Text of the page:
Tampons, Jaffa Cakes, and razors: we pay no VAT on some of these items

Published: 29th Oct 2015

In brief

Claim

There is no VAT paid on Jaffa Cakes, razors, and pitta bread, unlike tampons.

Conclusion

Jaffa Cakes and shop-bought pitta bread are zero-rated, but VAT on razor blades is at the standard 20% rate. VAT on tampons is at a reduced rate of 5%, the minimum it can be under current EU rules.

"Jaffa Cakes are zero-rated. I am not a fan of Jaffa Cakes—let it be known that if I am offered a Jaffa Cake, I will refuse. I do not consider them to be essential to my life; I can give or take them. I recognise that razors are zero-rated, and judging by many Conservative Members the opportunity to shave every day is a human right. They are cleanly shaven, and I am sure they would be concerned to be charged a higher rate of VAT. Pitta bread is zero-rated—we can probably all agree that that is a necessity. What is the kebab without a good pitta bread around it? It is a necessity."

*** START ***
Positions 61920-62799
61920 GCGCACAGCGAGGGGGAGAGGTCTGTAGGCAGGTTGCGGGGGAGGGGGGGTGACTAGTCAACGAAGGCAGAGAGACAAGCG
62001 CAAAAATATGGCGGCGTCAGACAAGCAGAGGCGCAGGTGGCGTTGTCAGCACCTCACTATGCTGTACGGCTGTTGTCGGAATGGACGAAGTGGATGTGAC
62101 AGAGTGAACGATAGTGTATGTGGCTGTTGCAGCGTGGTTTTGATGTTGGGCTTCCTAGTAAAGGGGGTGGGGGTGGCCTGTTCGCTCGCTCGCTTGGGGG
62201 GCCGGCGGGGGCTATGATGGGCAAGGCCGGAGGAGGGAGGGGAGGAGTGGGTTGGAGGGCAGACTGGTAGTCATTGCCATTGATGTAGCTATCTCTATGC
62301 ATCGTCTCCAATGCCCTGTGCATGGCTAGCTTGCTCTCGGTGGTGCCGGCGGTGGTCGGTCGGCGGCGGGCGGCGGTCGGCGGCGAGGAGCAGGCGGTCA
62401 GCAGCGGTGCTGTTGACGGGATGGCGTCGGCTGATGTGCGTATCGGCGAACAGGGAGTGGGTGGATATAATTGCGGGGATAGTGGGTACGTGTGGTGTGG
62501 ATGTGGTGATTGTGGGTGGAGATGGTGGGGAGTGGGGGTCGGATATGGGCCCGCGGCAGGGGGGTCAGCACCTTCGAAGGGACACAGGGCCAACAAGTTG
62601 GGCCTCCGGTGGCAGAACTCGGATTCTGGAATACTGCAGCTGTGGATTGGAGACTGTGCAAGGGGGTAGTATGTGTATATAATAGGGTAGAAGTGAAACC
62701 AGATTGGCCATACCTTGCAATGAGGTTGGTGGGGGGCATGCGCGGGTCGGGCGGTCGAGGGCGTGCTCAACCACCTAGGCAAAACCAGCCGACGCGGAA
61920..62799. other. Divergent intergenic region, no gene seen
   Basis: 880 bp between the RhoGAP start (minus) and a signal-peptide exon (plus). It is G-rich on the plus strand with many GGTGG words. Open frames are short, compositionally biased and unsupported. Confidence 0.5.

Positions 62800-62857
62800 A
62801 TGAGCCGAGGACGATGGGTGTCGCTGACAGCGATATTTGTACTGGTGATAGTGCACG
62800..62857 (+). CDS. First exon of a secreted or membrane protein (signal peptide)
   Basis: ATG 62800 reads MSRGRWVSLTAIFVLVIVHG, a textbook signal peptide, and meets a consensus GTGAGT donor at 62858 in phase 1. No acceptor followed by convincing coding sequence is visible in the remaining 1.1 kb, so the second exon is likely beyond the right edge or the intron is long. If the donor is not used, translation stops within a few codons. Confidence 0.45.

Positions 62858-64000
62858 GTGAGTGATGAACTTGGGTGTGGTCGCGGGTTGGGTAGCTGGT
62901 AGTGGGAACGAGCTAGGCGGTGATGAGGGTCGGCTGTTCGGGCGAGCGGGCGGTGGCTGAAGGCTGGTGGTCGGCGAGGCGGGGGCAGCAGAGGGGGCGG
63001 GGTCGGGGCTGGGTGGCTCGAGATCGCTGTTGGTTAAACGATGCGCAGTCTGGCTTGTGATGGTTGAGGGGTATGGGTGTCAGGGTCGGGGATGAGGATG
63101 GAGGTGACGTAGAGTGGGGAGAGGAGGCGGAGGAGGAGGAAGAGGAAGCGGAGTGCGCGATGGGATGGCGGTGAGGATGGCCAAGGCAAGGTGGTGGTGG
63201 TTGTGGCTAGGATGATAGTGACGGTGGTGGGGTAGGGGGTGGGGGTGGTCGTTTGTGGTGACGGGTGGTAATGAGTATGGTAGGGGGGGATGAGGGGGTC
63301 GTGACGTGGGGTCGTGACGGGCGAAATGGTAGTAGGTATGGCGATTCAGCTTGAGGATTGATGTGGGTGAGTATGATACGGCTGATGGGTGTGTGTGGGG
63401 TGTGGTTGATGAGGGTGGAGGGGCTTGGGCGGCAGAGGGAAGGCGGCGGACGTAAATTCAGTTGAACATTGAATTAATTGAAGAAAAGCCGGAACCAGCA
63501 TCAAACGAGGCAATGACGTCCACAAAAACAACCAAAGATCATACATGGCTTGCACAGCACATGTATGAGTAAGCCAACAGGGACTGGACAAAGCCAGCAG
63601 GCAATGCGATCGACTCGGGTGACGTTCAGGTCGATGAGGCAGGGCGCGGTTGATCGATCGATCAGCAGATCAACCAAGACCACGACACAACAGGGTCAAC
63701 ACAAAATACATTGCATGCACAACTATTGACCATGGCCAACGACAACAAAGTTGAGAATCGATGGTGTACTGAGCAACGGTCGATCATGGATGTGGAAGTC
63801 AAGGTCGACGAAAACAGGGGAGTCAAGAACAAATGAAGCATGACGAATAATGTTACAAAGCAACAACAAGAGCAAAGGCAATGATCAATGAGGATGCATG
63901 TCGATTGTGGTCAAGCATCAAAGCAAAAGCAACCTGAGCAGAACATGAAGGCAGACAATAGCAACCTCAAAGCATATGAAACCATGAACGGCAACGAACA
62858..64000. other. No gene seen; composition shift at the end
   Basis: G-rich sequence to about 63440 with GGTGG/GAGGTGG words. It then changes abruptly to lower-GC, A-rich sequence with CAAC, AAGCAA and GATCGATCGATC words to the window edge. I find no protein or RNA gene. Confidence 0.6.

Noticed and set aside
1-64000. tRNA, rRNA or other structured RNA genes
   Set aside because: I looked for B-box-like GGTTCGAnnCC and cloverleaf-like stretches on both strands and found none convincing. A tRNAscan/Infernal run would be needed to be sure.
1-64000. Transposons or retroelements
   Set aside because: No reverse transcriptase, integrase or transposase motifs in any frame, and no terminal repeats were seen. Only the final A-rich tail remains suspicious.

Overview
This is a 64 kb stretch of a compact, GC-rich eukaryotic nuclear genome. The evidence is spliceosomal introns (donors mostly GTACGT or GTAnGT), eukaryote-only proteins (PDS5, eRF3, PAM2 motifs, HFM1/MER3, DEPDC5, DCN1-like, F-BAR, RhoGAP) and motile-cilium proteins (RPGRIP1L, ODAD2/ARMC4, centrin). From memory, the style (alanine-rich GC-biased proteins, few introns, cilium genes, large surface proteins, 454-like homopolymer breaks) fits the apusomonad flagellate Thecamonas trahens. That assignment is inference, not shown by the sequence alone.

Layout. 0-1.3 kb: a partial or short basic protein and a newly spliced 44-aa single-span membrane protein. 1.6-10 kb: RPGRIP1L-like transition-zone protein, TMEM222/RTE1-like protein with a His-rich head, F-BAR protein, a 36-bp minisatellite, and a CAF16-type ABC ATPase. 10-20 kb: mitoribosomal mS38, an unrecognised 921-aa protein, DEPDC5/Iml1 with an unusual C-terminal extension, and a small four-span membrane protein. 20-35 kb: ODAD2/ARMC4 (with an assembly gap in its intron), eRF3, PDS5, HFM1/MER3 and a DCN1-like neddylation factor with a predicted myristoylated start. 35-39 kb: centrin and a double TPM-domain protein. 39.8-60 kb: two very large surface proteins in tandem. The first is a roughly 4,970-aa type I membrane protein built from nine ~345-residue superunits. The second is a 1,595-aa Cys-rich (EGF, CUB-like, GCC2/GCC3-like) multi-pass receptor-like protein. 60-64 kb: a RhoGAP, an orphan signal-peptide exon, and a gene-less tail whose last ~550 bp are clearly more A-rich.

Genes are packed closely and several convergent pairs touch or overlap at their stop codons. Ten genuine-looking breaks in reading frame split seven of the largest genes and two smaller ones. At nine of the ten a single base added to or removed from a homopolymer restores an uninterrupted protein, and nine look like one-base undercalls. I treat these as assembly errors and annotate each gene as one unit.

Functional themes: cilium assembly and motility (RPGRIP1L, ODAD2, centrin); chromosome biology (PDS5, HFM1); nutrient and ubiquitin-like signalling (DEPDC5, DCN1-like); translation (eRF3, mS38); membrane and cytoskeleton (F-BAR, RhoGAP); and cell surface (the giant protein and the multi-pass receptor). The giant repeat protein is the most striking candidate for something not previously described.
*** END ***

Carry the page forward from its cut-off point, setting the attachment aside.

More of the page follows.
Stella Creasy MP, 26 October 2015

A number of MPs have called for an end to the "tampon tax", arguing that tampons and other sanitary products are essential items and so VAT shouldn't have to be paid on them.

Currently they're subject to a VAT rate of 5%, reduced from the standard rate of 20%.

No VAT is paid on cakes, on the other hand. After no small amount of controversy it's been determined that Jaffa Cakes count as cakes, despite having "characteristics of both cakes and biscuits", and so we don't need to pay VAT on them.

Razor blades, on the other hand, are taxed at the standard 20% rate. We've also asked HM Revenue & Customs, who confirmed that. We've asked Ms Creasy's office to comment.

And in the case of pitta bread, it's complicated. If you buy it at the supermarket you pay no VAT, as with other bread. But if it's part of a hot take-away meal (wrapped around a kebab for instance) it'll be taxed at 20%.

EU rules mean that VAT rates can't be lowered below 5%. Categories of products that were already taxed below this rate prior to 1991—like cakes and bread—can continue to be taxed at that lower rate (0%, in practice).

The government says that all 28 EU countries would have to agree to any changes to the rules. The authorisation for the EU to make rules on this at all comes from an article of the EU treaties that requires them to be passed "unanimously".


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